Thursday, November 24, 2011

Portraits & persons

I have fallen in love with the library of university. Yesterday I spent whole day there studying English. Ellen and I arrived at 12 and left at 19, such a efficient day. There is more pleasant and silent. In Turku City Library there is a lot of noise and somehow I found it quite restless place. And in the university's library there are lots of fascinating books! I borrowed two books: Cynthia Freeland's Portraits & persons and Jean-Paul Sartre's Saint Genet. Both appear very promising. 

 Cynthia Freeland considers portraits in philosophical way. She starts with definitions and asks can we have portraits of animals, too. She discuss that do animals have consciousness and can we reagonize animals as individuals. Of course they who own some kind of pet think that they can regonize their lovely dog or some other pet whenever. But if your lovely dog runs away and comes back after a year much more thinner and dirtier, do they still regonize their pet only by appearance?

One problem is also that can animals reagonize theirselves in artist's portraits because they perhaps don't reagonize theirselves even in mirror. And because animals doesn't make art, art as we understand that, it can be quite hard to find out how animals experience art and being as a model for artist.

Freeland also thinks about do animals pose in pictures (for example while taking photos) and do they like getting attention (zoo animals, do they pose when zoo visitors come to watch and take photos of them?).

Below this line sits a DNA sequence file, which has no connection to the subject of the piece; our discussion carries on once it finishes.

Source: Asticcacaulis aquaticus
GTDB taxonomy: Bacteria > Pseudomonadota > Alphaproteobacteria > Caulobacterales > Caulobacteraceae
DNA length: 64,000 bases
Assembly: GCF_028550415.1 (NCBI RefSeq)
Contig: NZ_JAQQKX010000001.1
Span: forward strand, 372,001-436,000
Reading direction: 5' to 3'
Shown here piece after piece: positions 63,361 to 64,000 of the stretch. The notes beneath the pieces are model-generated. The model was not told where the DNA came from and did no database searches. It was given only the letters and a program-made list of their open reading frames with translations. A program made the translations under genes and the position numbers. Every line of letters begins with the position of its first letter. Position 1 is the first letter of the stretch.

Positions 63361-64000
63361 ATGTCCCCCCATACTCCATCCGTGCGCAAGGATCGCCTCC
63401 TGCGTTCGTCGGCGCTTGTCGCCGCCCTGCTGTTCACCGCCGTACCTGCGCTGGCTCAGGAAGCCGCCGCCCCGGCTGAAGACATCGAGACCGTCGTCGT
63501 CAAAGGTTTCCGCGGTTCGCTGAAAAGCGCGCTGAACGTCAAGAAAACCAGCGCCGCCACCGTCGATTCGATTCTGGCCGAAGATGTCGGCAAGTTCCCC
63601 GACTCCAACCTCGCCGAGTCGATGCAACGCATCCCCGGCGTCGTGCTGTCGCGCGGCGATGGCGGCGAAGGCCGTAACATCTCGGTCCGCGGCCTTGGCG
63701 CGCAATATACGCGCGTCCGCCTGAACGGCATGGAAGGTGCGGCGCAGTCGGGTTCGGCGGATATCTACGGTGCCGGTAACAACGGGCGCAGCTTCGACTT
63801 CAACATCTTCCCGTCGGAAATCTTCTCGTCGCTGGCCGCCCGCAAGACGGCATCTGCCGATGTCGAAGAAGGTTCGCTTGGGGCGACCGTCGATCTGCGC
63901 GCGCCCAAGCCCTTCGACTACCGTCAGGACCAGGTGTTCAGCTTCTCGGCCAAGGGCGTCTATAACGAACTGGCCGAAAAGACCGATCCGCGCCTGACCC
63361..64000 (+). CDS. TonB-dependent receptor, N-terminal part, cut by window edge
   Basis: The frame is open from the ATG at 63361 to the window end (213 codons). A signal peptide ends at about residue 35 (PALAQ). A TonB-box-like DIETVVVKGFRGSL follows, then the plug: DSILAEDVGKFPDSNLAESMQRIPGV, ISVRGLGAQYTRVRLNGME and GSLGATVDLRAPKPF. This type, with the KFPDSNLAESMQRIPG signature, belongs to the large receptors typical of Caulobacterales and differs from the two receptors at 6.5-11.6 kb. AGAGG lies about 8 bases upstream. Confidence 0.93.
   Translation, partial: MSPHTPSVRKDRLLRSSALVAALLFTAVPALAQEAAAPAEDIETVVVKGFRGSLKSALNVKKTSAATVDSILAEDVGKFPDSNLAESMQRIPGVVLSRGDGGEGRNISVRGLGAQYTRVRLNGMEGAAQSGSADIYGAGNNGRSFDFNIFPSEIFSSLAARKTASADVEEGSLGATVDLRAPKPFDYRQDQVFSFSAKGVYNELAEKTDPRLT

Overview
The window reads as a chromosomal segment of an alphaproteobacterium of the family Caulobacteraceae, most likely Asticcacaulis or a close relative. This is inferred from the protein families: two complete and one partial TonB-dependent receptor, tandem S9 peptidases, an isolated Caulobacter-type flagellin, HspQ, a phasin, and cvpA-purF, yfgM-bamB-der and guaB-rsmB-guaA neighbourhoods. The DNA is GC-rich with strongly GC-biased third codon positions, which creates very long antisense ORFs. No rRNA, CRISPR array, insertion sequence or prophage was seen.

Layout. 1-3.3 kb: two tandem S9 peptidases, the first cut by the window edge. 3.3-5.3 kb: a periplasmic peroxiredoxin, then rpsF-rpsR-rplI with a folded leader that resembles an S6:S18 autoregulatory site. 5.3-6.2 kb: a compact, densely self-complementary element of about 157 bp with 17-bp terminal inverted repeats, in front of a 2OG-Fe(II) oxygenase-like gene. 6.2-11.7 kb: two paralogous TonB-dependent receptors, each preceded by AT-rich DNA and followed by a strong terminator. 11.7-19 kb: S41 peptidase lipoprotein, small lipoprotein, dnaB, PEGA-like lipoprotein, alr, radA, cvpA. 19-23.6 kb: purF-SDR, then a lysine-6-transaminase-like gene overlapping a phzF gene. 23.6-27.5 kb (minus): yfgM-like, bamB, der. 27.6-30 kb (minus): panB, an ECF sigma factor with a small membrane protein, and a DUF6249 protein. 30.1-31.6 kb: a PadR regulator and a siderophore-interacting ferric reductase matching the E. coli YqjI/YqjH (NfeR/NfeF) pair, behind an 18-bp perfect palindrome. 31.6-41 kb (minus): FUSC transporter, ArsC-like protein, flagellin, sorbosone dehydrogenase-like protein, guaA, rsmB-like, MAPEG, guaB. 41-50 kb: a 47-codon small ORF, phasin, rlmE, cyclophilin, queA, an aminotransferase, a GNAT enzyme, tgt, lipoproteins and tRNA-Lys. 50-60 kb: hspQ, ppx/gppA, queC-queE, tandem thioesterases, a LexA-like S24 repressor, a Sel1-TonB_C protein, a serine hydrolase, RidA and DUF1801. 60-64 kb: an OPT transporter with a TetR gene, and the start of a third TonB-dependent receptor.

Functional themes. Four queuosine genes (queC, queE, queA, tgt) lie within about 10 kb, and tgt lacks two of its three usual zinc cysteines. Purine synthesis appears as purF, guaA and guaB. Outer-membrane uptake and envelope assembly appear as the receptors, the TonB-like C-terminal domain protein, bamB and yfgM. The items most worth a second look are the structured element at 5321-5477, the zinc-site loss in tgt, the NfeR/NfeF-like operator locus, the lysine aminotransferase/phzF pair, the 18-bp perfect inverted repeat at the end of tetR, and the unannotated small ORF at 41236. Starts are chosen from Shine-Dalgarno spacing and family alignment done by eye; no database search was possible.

I have read only twenty pages and I'm very excited. That book is written in English which gives little bit extra challenge. Still I'm trying very hard to develop myself in English. Today I have English exam and I think it went quite badly. Let's see. I'm hopeful haha.

1 comment:

ellen said...

i think the question of animals' individuality is an interesting one. of course we can recognize animals from their distinct colouring or patterns of their fur etc. but do they have a "face", or are they distinguishable by expression of their eyes for example? Hard to say. I could easily believe though that things like that are not always purely the imagination of the adoring owner.

But when it comes to animals recognizing themselves in art and being aware of the camera... well, for me it sounds generally speaking very unlikely, even silly. Perhaps they can be aware of people looking at them and be delighted or disturbed by it (with dogs I think this is apparent), but how on earth could they spot a camera or understand the concept of a photograph? But maybe I'm just being narrow-minded? :)

What do you think?

PS. you express yourself very fluently, even with such an abstract and intellectual subject! This is a perfect balance between theory and examples which makes the text pleasant to read. You could easily extend this into a full-length essay with your own analysis of the topic if you like :) i would like to read it for sure.